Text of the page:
Media Microscope: Previewing Fox's World Cup debut

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Fox Sports
From a focus on American voices to a controversial decision to leave many of them at home, there will be plenty to dissect in the network's debut

Seven years after it won the rights to the 2018 and 2022 World Cups with a bid near $500 million, Fox is ready to take on the challenge of broadcasting its first men’s World Cup.

Ahead of the tournament’s kickoff on Thursday, Goal spoke with three key members of the Fox team about some of the biggest talking points in the network’s coverage: analyst Alexi Lalas, lead studio host Rob Stone and executive producer David Neal.

Here are a selection of some of the most noteworthy aspects of Fox’s men’s World Cup debut.


The basics


Fox Sports will carry all 64 games of the World Cup live, 38 of which will be on the over-the-air Fox network. The other 26 games will be on FS1.

Game times will usually be 8 a.m. ET, 11 a.m. ET and 2 p.m. ET. Fox will broadcast a pre-game show one hour before kickoff of the first game and a post-game show following completion of the last game. There will also be a nightly highlights show, “FIFA World Cup Tonight,” that will be shown on either Fox or FS1.

Games will also be streaming online and and on-demand via Fox Sports GO and the Fox Sports App, but authentication is required for both.

Full broadcast team:

Play-by-play/analyst teams: John Strong and Stuart Holden, JP Dellacamera and Tony Meola, Derek Rae and Aly Wagner, Glenn Davis and Cobi Jones, Jorge Perez-Navarro and Mariano Trujillo, Mark Followill and Warren Barton

Studio hosts: Rob Stone, Kate Abdo, Fernando Fiore, Ian Joy

Studio analysts: Hernan Crespo, Guus Hiddink, Alexi Lalas, Dr. Joe Machnik (rules analyst), Lothar Matthaus, Moises Munoz, Kelly Smith, Ian Wright

Reporters: Rachel Bonnetta (Digital), Sergey Gordeev (National Geographic), Maria Komandnaya, Rodolfo Landeros (Mexico reporter), Geoff Shreeves (England reporter), Jenny Taft

Correspondent-at-large: Grant Wahl


Fox takes the reins 


For the first time since 1990, ESPN/ABC will not carry the World Cup in English in the United States.

“ESPN did a fabulous job with the World Cup,” Neal said. “They were largely responsible for the growth of soccer in the United States over the past decade-plus, so really for us they set such a high bar.

“We want to begin by just equaling that bar and in our own way we hope to exceed it.”

There will be many similarities between ESPN and Fox’s broadcasts, but Fox will attempt to differentiate itself by elevating American voices, and emphasizing opinion and personalities.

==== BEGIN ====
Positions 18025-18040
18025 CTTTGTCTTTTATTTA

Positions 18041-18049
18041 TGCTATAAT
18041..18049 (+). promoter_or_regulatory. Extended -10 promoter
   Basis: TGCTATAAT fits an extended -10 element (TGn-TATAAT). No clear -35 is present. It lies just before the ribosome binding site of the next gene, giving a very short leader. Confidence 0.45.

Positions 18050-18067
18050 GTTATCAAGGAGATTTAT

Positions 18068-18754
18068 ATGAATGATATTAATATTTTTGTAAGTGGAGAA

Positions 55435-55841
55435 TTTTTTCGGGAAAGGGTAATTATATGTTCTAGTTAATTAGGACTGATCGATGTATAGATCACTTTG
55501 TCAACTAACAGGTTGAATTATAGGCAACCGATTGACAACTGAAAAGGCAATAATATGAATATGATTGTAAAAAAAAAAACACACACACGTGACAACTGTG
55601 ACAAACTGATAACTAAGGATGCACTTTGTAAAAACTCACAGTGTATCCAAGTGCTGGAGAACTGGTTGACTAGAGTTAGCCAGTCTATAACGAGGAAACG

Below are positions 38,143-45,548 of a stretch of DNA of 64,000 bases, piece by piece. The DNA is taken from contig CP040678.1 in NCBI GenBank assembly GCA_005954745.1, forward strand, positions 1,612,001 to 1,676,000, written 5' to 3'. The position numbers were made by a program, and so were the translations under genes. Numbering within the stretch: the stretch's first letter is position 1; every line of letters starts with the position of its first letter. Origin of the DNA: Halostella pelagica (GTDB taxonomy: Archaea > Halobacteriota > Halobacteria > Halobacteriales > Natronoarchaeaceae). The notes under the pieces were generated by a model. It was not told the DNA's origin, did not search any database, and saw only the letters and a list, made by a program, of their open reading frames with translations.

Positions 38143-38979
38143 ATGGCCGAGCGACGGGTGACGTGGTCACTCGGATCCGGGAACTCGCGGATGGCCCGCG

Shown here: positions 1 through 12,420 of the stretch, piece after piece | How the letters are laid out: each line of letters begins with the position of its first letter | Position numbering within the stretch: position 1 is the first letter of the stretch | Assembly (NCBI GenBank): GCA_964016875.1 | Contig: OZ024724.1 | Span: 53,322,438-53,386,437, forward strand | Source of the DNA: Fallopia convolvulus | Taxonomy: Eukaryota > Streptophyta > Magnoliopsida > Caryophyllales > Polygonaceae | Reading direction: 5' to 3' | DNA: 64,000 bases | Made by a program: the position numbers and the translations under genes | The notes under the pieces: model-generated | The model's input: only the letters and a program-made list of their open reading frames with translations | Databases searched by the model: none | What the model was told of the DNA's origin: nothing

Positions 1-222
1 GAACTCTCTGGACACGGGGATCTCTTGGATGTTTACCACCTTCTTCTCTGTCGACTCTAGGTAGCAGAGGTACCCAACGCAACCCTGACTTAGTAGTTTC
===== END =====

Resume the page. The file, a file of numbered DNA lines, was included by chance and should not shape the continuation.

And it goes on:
“With Fox I want to be a part of a group that is committed to surpassing [ESPN], but also doing it in a Fox way,” Lalas said.

“We are proud disrupters, which means that at times people are going to like what we do and at times they’re going to not like what we do.

“We take what we do very seriously but we don’t take ourselves very seriously so I think an element of humor and an element of performance and theater and characters, but always being genuine and authentic and truthful in the way we go about presenting that.”


An emphasis on American voices


Fox has made no secret of its desire to promote American voices, with eight of its 12 match commentators hailing from the United States, including lead duo John Strong and Stu Holden.

It’s in stark contrast to ESPN, which has gone Brit-centric with its selection of match commentators in previous World Cups.  

Gone are legendary voices like Ian Darke and Martin Tyler. 

“I think the fact that four of our six play-by-play voices are American is something that should be celebrated,” Neal said.

“It really reflects the fact that the game is growing exponentially in the U.S. and that we don’t have to go offshore to find qualified voices. That was certainly by design and something that I’m extremely proud of and excited about.”


Will calling off monitor be off-putting?


Fox has been taking plenty of heat over its decision to only send four of its 12 commentators – the pairings of John Strong and Stu Holden along with JP Dellacamera and Tony Meola – to Russia while having the remaining eight call the games off monitors in Los Angeles.

Contrast that to the 2014 World Cup, when ESPN sent 10 commentators to Brazil.

Lalas is realistic in his assessment of Fox’s decision.

“It’s disingenuous for me to say that it’s ideal – it’s not ideal and we recognize that,” Lalas said. “These are decisions that other people make and they make them for a reason.

“The ideal is that you’re at the stadium and you’re calling it, but life doesn't always work out like that and you have to make some very tough decisions. Ultimately this is a business.”

Many believe that had the U.S. qualified for Russia, Fox would be investing more into the tournament and sending more announcers to the host nation. For Neal, though, the controversy over the issue has been overblown.

“Really it’s much ado about nothing,” Neal said. “If you look at the global standard of the way soccer is covered day in and day out, at least half, if not more than half of the matches that are watched on any given day in any country involve commentators who are doing them off tube [from a monitor].

“There are European rights-holders for the World Cup who are not sending any on-air talent to Russia so it’s a little puzzling to me that this has become such a point of interest because really, for anyone that knows anything about how soccer is televised around the world, this is standard procedure.”


Will the U.S. be conspicuous by its absence?


Suffice it to say, Fox wasn’t expecting the U.S. to not be at the 2018 World Cup when it paid nearly $500 million to acquire the English-language rights to the tournament, along with the 2022 edition in Qatar.